Transportation in Germany

Transportation in Germany

Germany is known to have an extensive transportation network. There is a wide array of transportation methods enabling you to travel from place to place in cities and everywhere throughout the country ranging from bicycles to bus, to rails. This makes travelling across the cities and to different locations within the country as convenient as possible.  There are also options available if you are interested in venturing across the border and visiting other countries throughout Europe.

It is essential to be acquainted with the travel facilities and systems before you visit the place. This will give you more confidence and encourage you to explore new places letting you get the best out of your overall experience. Being a student usually means a strict budget, However, in Germany, there are different modes of transportation that you can find to fit within your budget. Familiarizing yourself with it will ensure that you are able to get around the country and your city as efficiently as you can.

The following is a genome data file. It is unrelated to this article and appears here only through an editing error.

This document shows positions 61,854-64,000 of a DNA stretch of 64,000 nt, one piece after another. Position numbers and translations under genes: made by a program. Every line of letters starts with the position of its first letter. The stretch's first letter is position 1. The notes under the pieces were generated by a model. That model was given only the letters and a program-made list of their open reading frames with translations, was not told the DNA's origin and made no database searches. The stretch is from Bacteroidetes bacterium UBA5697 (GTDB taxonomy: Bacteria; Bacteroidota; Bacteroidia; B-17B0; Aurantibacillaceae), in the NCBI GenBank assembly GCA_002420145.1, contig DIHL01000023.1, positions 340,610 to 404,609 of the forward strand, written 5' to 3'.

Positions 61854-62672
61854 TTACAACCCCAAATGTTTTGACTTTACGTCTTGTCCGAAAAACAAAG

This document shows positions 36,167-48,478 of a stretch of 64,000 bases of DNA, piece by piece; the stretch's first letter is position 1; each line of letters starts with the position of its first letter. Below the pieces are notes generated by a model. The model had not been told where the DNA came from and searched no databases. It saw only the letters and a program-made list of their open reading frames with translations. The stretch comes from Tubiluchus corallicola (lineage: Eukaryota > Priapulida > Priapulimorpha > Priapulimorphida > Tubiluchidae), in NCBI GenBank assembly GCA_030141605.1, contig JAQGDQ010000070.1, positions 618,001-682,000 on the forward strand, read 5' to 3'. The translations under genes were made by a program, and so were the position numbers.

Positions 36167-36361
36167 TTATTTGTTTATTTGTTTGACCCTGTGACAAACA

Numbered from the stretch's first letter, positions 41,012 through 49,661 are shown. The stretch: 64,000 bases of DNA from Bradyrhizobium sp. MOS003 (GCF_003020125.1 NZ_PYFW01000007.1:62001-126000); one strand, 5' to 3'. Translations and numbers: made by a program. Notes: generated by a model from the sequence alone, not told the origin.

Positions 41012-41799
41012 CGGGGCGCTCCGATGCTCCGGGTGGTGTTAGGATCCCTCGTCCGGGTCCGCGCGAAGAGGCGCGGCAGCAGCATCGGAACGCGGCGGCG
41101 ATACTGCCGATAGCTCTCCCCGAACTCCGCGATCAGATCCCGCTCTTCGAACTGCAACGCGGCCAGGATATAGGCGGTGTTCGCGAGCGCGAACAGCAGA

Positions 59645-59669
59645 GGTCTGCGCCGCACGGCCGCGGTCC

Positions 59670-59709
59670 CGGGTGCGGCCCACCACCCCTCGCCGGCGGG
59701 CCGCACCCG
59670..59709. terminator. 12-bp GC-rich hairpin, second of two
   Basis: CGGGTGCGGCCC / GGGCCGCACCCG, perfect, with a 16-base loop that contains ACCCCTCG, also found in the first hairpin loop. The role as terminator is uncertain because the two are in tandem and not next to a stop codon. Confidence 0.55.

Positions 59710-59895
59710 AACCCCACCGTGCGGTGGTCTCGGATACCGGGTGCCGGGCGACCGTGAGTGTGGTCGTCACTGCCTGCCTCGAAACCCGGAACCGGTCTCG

Cycling

Cycling is one of the most efficient ways of transportation in Germany. This mode of transportation can be used to fit your time schedule and eliminates the trouble of having to find parking space or getting stuck in traffics. To ensure safety, every city in Germany has specially marked paths that are reserved for cyclists. They are called ‘Radwege’. You are also allowed to take your bikes onto buses and trains when they are not crowded during rush hour. This can be done by purchasing an extra ticket for your bicycle. Some universities across Germany offer semester tickets which typically include free bicycle transport. Information regarded long-distance routes can be found on designated websites.

Taxis